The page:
Well! First, I learned that there's lots of different levels of things that count as learning. There's learning interesting facts--like, courtesy of frigg, that jackals can be found in Denmark. I did not know that and would never have guessed it.
Danish Jackal (source)
Then there's learning that's more like realization. Here's one of those, from this past week:
The tall one and I were talking about perceiving things truly--getting beyond illusion to see the man behind the curtain, or whatever. I was thinking about a line in Miyazawa Kenji's Ginga tetsudō no yoru, where the main character gets beyond "true reality" to "truly true reality." But talking with the tall one just then, it seemed to me that peeling off layers of illusion to get to what's truly true is like peeling layers of an onion--you're not really getting at anything more real.1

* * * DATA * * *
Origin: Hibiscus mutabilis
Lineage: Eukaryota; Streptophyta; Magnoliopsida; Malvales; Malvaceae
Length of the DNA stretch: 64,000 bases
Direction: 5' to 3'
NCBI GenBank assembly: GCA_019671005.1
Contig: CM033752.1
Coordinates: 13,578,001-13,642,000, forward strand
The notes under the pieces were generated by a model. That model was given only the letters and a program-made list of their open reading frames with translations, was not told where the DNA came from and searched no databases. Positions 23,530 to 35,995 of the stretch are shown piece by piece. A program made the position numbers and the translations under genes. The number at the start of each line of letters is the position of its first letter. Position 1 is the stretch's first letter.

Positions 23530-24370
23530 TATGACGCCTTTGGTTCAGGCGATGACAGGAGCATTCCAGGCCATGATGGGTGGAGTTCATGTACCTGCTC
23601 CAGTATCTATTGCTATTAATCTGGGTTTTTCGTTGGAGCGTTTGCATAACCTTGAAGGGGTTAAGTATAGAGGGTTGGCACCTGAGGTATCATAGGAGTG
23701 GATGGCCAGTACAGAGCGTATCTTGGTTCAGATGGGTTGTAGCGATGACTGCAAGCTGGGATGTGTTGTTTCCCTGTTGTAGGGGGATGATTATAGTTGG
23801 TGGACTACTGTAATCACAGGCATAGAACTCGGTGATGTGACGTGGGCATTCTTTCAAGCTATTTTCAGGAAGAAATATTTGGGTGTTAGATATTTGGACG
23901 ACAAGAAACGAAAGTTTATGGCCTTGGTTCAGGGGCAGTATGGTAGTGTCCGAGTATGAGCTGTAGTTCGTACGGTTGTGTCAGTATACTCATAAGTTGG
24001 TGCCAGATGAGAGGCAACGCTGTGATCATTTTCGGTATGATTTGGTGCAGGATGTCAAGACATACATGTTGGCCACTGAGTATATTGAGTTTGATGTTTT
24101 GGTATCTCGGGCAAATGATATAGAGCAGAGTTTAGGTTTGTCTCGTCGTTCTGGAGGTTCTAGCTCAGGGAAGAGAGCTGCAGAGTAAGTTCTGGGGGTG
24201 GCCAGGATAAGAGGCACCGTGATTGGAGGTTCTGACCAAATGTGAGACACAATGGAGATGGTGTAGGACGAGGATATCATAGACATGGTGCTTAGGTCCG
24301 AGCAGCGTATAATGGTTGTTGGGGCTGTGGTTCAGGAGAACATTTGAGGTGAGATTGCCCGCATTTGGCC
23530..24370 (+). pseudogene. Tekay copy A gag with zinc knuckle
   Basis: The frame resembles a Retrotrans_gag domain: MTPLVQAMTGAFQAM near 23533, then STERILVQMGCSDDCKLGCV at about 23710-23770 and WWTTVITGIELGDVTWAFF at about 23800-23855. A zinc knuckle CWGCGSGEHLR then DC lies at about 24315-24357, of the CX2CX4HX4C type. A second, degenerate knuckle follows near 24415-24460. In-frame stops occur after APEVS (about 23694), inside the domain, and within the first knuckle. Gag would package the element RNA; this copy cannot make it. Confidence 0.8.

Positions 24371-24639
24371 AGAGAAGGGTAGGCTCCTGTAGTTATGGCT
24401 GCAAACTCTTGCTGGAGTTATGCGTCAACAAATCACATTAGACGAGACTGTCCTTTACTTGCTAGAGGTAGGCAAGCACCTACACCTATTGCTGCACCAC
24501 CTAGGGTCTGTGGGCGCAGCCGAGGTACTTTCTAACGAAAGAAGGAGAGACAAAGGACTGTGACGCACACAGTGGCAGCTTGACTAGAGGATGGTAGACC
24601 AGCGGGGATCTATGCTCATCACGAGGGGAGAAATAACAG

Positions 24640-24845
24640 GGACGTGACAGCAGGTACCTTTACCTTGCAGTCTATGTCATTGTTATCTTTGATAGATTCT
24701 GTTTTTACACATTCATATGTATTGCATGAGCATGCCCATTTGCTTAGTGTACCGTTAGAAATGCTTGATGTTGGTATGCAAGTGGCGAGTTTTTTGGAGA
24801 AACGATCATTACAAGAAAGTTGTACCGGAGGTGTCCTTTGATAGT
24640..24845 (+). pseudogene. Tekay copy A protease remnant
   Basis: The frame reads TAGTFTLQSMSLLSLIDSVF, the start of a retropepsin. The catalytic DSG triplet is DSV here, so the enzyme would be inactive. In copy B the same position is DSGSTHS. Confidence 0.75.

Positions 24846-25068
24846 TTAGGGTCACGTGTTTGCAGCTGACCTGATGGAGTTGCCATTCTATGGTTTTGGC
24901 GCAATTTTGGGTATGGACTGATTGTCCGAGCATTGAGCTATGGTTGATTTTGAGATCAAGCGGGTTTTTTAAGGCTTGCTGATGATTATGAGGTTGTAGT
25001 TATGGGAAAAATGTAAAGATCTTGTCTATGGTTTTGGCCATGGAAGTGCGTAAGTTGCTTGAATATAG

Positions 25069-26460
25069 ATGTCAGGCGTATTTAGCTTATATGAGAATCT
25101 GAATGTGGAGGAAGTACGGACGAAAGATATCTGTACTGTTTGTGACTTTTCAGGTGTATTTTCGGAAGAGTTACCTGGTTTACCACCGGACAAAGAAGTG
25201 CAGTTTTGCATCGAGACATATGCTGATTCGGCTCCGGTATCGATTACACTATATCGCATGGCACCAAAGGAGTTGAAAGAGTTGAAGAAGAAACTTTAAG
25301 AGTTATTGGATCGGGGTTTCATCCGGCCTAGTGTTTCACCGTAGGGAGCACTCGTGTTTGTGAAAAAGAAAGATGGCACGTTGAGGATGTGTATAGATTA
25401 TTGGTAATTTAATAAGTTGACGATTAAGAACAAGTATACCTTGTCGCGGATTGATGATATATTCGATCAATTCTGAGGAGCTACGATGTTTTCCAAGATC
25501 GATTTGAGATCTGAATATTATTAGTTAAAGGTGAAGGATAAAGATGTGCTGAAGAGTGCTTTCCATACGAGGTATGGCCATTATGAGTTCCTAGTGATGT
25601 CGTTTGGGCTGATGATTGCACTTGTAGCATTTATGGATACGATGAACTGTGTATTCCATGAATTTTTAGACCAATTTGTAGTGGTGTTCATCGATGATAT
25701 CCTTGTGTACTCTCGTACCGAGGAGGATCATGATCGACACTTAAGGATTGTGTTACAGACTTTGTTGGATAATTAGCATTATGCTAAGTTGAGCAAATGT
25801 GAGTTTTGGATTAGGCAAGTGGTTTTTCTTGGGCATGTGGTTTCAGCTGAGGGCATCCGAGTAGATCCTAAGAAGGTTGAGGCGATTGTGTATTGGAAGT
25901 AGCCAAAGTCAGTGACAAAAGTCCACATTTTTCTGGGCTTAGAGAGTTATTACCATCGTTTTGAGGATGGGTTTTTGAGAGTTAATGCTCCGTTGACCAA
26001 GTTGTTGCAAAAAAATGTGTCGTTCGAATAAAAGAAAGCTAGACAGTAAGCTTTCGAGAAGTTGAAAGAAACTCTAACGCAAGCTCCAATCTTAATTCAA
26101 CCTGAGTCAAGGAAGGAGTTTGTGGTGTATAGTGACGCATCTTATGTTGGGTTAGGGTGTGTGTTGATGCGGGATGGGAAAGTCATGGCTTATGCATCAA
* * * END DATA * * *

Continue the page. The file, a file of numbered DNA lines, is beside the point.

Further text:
Why? Because (it seemed to me) you bump up against the limitations of your own flesh, your own circuitry and history and tendencies, and no meditation or prayer or mind-altering substance can get you away from what you inherently are. Depending on your religion or philosophical persuasion, there are different ways of acknowledging this and dealing with it. In the end, it seems to me that we need to just live, without too much concern about illusion or our own curbed vision. The world is open to us in its completeness, regardless of our limitations.
Ogres, on the other hand, can have layers
1 Since I'm incapable of saying anything without caveats, I have to add that obviously sometimes there are illusions or untruth that you *can* penetrate through, and you *can* suffer from misperceptions that it's good to clear up. What I'm saying is pointless is a sort of inward-focused continual search for a truer truth.